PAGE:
Dodsworth (William Wyler / U.S., 1936):

From Midwest car industry to European aviation, "the education of an American." Smokestacks on a rearview mirror comprise the last of Dodsworth Motors; now with only time on his hands, the magnate (Walter Huston) is off to the Continent with the wife (Ruth Chatterton), an increasingly acrid holiday. The compulsive flirtations of insecurity govern the lady’s voyage, the string of "steamship intimacies" include a British gigolo (David Niven), a French banker (Paul Lukas), and an Austrian momma’s boy (Gregory Gaye). The husband meanwhile runs out of touristic attractions and nurses the marriage’s fissures, until the vivacious Michigan divorcée (Mary Astor) welcomes him into her Neapolitan villa. "The old triangle stuff" with a new rigor of scrutiny, that’s William Wyler on Sinclair Lewis, rather a winnowing Neruda approach ("If little by little..."). A record of a renowned performance—Huston’s Sam Dodsworth is shrewd, irritable, humorous, overbearing, wounded—but also an album of studious screen arrangements, from drawing rooms to liner decks to Mediterranean verandas. Glances and gestures are Wyler’s forte: Chatterton narrowing her eyes while her husband manhandles a fancy fur coat, Huston smirking wryly as his wife shaves some ten years off her age to their guests, the way he savors a cigarette while she’s consumed by news of being a grandmother. Swathed in black veils and wielding a gleaming crucifix, the Baroness (Maria Ouspenskaya) limps in for a single, stinging confrontation; the camera pans from the rejected Chatterton calling long-distance to a chilly window and dissolves to the sunny Italian coast, where a noisy phone looms over a hopeful couple in a telling deep-focus composition. "Love has got to stop someplace short of suicide!" A Lesson in Love and Scenes from a Marriage attest to the range of influence on Bergman, Axelrod (Phffft) and Lear (Divorce American Style) mine it raw for gags. Cinematography by Rudolph Maté. With Kathryn Marlowe, Harlan Briggs, Spring Byington, and John Payne. In black and white.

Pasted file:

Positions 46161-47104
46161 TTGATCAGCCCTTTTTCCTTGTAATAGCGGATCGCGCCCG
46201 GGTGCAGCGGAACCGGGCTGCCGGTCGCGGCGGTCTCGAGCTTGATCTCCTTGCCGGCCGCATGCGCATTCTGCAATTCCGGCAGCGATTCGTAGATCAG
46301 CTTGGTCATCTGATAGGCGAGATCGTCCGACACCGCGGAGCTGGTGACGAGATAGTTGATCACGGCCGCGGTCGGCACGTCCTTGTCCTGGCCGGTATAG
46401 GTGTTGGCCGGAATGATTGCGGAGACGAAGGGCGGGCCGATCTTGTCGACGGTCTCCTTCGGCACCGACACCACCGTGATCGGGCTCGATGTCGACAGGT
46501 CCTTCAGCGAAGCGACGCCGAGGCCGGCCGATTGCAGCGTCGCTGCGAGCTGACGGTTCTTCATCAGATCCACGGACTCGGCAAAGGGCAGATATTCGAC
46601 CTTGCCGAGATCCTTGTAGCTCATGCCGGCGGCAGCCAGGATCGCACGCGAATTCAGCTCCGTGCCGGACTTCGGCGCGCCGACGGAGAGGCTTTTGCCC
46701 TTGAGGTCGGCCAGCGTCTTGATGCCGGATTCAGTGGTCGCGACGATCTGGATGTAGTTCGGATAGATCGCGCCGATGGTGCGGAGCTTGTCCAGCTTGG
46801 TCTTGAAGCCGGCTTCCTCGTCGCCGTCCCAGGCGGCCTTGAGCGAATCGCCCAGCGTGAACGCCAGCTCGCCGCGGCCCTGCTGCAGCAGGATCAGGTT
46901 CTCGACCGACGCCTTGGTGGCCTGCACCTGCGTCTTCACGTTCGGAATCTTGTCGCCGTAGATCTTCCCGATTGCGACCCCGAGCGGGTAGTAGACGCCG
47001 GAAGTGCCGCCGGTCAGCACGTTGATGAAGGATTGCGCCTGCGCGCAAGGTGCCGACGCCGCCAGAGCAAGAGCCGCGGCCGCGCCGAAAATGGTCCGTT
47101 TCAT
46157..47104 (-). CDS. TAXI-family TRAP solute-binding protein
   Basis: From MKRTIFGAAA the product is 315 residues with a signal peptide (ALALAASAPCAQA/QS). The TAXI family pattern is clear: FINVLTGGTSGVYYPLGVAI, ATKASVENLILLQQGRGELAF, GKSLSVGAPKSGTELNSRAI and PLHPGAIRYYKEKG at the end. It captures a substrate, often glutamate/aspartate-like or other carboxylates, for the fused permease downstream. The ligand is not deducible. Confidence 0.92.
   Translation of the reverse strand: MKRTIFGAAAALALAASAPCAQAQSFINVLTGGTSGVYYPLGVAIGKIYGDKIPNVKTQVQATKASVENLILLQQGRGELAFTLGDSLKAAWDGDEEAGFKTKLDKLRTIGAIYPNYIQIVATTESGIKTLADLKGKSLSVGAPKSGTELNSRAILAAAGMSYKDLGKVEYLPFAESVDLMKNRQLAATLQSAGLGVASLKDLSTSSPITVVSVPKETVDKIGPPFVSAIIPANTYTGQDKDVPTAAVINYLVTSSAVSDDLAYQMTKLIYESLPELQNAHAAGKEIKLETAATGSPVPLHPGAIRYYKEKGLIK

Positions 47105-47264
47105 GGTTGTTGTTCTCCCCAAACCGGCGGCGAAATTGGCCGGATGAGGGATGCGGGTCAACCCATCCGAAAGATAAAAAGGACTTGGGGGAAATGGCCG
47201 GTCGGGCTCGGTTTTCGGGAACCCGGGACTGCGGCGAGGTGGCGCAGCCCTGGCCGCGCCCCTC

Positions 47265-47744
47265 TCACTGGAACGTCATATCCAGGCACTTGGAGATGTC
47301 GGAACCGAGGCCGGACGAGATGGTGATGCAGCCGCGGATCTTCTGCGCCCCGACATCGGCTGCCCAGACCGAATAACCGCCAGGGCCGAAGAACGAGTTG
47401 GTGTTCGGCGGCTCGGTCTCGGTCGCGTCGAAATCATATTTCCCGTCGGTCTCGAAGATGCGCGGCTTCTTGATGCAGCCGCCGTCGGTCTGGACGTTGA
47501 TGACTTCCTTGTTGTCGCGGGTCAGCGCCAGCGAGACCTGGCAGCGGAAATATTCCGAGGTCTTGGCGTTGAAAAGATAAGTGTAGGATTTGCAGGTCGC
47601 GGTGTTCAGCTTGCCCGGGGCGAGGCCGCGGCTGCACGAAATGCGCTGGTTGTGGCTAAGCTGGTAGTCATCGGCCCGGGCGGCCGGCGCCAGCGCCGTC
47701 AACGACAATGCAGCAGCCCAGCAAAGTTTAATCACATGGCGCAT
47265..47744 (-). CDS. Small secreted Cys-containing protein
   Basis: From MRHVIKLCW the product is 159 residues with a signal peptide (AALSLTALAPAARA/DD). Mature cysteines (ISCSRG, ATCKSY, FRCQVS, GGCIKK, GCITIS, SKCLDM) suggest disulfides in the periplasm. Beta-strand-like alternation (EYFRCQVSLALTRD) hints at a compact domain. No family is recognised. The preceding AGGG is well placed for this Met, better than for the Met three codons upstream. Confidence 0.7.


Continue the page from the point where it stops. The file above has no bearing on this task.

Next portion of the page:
--- Fernando F. Croce

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